Driving along Market Street in Boardman, work on Akron Children’s Hospital Mahoning Valley has been ongoing for about a year.
While still seeing patients, an emergency room expansion project is underway, with “Joe” Dickey Electric running the electrical lines throughout the new space.
Going with the flow
Kurt Eisenbraun is job foreman for Dickey Electric.
To maximize efficiency, the project has been divided into six sequences. Sequences, or planned phases, are further broken up into stages.
Currently, contractors are in the finishing stages of the first two sequences, in the vice stage of sequence 3, and rough stage for sequences 4 and 5, Eisenbraun said.
Each of these sequences help keep targeted completion dates intact.
Beginning in the summer of 2021, the first two phases of the Akron Children’s expansion project provided parking and working room for construction crews, Eisenbraun said.
Teamwork makes the dream work
Together, Dickey Electric is working with other building trades on the project.
The expansion includes growing the ER from 9,600 square feet to 34,700 square feet.
Included will be: six new treatment rooms for a total of 23; two new behavioral health rooms for a total of three; and a second triage room.
Ground broke the expansion in October 2021 when employees, construction workers and patients were invited to sign beams.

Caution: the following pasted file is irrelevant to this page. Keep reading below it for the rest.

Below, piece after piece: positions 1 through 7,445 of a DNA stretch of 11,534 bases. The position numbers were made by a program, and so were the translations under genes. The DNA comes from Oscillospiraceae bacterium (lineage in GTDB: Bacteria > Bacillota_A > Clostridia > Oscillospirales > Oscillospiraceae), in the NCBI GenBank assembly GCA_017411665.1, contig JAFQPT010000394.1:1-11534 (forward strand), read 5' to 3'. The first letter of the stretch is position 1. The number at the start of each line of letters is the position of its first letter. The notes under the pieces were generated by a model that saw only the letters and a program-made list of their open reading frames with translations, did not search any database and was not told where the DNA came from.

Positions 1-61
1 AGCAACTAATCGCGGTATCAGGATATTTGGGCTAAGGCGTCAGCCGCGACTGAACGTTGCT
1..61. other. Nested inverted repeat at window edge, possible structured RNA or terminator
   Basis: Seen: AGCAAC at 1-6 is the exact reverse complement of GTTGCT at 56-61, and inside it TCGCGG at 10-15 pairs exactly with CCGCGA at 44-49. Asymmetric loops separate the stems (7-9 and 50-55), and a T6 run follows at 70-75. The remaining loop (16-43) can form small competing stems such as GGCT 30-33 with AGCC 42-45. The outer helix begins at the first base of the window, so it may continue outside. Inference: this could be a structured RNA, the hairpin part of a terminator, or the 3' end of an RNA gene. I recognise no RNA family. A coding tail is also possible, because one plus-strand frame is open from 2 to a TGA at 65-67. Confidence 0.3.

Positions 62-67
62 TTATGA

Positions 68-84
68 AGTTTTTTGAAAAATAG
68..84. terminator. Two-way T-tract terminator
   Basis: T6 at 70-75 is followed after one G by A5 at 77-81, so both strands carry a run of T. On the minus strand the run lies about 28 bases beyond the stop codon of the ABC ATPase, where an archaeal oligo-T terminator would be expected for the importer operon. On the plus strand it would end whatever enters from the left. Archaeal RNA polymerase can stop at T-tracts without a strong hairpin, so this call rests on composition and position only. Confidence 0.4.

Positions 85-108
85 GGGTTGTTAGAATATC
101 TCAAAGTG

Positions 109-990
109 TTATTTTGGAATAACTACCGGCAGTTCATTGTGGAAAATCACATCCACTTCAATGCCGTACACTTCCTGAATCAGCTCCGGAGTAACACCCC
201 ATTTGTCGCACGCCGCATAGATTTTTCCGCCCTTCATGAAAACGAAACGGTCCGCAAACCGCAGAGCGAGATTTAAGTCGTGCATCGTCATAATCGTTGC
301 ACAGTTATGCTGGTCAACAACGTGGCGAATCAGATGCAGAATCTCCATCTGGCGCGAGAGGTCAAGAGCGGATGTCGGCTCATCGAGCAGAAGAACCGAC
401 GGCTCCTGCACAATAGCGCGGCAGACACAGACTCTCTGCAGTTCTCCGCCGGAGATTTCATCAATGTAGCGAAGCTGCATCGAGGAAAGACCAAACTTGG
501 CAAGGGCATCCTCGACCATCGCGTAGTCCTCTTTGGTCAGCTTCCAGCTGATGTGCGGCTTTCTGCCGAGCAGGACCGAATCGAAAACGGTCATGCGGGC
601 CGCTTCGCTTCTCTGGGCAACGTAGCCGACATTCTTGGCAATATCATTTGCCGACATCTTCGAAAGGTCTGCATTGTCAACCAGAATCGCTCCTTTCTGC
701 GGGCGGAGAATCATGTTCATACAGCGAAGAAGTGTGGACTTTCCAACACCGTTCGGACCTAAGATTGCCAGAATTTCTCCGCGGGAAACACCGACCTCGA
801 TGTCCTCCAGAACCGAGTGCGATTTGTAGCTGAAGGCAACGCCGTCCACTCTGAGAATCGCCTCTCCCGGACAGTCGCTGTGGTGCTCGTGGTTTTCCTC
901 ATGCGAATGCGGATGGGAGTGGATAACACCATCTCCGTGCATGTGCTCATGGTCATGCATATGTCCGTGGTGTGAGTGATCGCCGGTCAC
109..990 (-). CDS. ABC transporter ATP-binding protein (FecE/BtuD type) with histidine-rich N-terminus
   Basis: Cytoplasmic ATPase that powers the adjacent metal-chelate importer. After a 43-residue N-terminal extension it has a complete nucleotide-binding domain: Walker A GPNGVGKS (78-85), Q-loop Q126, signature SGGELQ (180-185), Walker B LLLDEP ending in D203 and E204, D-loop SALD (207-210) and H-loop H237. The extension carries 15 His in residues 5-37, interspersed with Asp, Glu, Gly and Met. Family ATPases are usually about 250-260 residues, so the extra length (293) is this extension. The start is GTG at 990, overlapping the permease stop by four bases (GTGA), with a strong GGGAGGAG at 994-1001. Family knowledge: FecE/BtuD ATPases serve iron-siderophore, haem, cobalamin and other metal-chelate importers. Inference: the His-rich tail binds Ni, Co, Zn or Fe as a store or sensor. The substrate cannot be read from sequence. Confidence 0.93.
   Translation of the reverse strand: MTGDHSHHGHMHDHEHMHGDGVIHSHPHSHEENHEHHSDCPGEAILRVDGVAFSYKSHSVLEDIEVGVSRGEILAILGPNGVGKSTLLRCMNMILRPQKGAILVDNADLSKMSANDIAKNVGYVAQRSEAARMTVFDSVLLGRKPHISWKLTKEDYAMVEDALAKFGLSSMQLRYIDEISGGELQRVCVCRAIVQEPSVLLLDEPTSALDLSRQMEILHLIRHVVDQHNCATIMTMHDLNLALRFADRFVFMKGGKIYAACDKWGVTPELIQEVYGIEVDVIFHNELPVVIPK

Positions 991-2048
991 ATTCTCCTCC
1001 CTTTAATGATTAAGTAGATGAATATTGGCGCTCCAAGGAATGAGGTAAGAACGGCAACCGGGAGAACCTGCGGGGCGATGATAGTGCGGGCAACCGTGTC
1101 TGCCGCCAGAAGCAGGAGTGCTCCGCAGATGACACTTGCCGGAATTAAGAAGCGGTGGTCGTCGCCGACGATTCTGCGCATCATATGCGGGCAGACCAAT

Dickey Electric has between 4 to 10 electricians working at Akron Children’s at any given time.
Setting this project apart is the amount of communication among all the contractors.
“We’re working together to keep the flow of the project moving, so everyone gains access to the sections they need,” Eisenbraun said.
This helps keep the project on schedule.
They anticipate what needs doing: moving equipment with little power interruption, for example.
That level of constant communication is achieved throughout the day, but also during huddle meetings, Eisenbraun said.
Teams are referring to past diagrams and blueprints to stay on target.
A fast hello
Knowing they are working on a facility that will help children and their families from the Mahoning Valley and beyond lends to a unique sense of fulfillment, Eisenbraun said.
“It’s a great thing, a great feeling to be part of this.”
Sometimes, workers will see children and although the interaction is a quick wave, it still puts a smile on everyone’s face.
“We’ll engage when we’re quickly passing through the hospital,” Eisenbraun said.
At one point during work, children were able to see workers through glass.
“There’s not a lot of interaction, but there are some kids that we see here. It’s nice to see them, to know we’re doing work that will help them,” Eisenbraun said.
Dickey Electric oftentimes bids on projects that serve the community.
“Dickey Electric is always very generous,” Eisenbraun said.
Overall, the entire project has been running smooth.
What sets it apart is the fact that it’ll benefit children.
“Between the security of current patients and how intricate the wiring is, procedures have made the work a little more unique than other jobs,” Eisenbraun said.
“This is what Dickey Electric strives for. We’ve worked in a lot of healthcare facilities, so this isn’t out of our realm of norm. We care about the community, and we’re glad to be able to help,” Eisenbraun said.